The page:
One-step-PCR knockout strategy fails to delete dhfr-ts and ech genes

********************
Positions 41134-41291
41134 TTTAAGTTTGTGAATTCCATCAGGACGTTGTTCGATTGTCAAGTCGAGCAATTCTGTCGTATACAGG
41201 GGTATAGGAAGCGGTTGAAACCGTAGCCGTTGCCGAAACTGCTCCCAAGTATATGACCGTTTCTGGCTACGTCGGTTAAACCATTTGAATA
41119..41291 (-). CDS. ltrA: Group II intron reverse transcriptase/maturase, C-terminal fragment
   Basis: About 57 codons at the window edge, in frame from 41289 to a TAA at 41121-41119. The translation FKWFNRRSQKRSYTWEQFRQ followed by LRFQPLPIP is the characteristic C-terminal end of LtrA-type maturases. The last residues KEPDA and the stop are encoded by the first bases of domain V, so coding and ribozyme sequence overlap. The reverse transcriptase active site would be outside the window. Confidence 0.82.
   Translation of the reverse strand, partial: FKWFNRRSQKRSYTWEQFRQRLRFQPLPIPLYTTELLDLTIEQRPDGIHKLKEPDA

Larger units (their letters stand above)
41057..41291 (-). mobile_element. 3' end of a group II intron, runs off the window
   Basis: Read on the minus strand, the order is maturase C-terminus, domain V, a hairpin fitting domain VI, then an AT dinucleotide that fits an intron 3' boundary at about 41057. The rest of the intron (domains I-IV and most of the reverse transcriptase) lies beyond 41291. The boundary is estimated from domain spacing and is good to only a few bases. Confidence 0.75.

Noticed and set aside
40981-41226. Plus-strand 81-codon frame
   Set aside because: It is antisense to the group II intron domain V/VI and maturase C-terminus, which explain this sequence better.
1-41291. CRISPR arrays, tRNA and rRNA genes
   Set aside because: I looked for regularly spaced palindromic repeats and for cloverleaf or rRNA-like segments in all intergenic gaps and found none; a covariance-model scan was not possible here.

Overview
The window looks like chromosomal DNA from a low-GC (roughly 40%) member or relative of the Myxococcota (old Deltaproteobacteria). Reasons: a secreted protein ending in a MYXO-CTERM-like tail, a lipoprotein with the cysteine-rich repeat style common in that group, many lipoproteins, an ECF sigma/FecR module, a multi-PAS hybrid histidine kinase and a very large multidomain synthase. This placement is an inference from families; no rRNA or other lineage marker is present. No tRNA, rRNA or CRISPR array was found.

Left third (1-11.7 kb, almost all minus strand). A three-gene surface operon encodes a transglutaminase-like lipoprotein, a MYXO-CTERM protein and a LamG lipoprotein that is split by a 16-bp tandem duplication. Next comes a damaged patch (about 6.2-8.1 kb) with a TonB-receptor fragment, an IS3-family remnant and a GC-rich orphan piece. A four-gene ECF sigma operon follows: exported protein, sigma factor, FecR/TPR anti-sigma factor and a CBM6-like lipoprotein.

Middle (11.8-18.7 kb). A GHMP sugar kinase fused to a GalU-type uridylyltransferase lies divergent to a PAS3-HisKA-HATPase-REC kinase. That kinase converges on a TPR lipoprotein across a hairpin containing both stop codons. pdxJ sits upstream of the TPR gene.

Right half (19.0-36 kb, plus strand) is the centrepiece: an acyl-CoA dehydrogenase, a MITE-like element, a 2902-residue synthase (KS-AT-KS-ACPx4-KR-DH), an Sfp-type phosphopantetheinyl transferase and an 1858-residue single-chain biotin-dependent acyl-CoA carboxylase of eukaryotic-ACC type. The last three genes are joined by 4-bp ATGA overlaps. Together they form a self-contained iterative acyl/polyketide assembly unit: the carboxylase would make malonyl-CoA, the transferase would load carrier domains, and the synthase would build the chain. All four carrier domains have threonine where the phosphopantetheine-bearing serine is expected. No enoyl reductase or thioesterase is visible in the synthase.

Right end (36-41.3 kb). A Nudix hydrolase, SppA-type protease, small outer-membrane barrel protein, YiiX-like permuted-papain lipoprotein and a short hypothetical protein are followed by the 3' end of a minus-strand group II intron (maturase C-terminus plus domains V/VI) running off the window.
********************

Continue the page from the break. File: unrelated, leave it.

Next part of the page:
Since we demonstrated that at least one allele of the dhfr-ts can be deleted using the MS/GW based system, we next tested if this gene can be deleted using the one-step-PCR strategy. Transfection and selection of parasites with the knockout cassette LP-dhfr-ts-Neo failed to yield drug resistant parasites, despite 4 independent attempts. As there are 78 nts of the CDS of dhfr-ts gene in both forward long primers used to produce LP-dhfr-ts-Neo, the drug selectable markers were to be expressed as a fusion protein, with 26 amino acids of the start of dhfr-ts gene fused at the N terminal. It is possible that the knockout parasites were not obtained because the drug selectable marker has reduced enzyme activity when expressed as a fusion protein. To exclude this possibility, we constructed LP-dhfr-ts-UTR-Neo to completely delete the entire dhfr-ts sequence. This construct has 78 nts of the UTR of dhfr-ts gene instead of the CDS, providing production of neomycin phosphotransferase as a non-fusion protein. However, as with the previous construction, no resistant parasites could be obtained despite 4 independent electroporations. Furthermore, one-step-PCR strategy also failed to delete the ech1 and ech2 genes despite 5 independent transfection and selection attempts. Therefore, the constructs generated with one-step-PCR strategy that bear 78 nts gene CDS or UTR specific sequence are likely to be insufficient for homologous recombination in T. cruzi.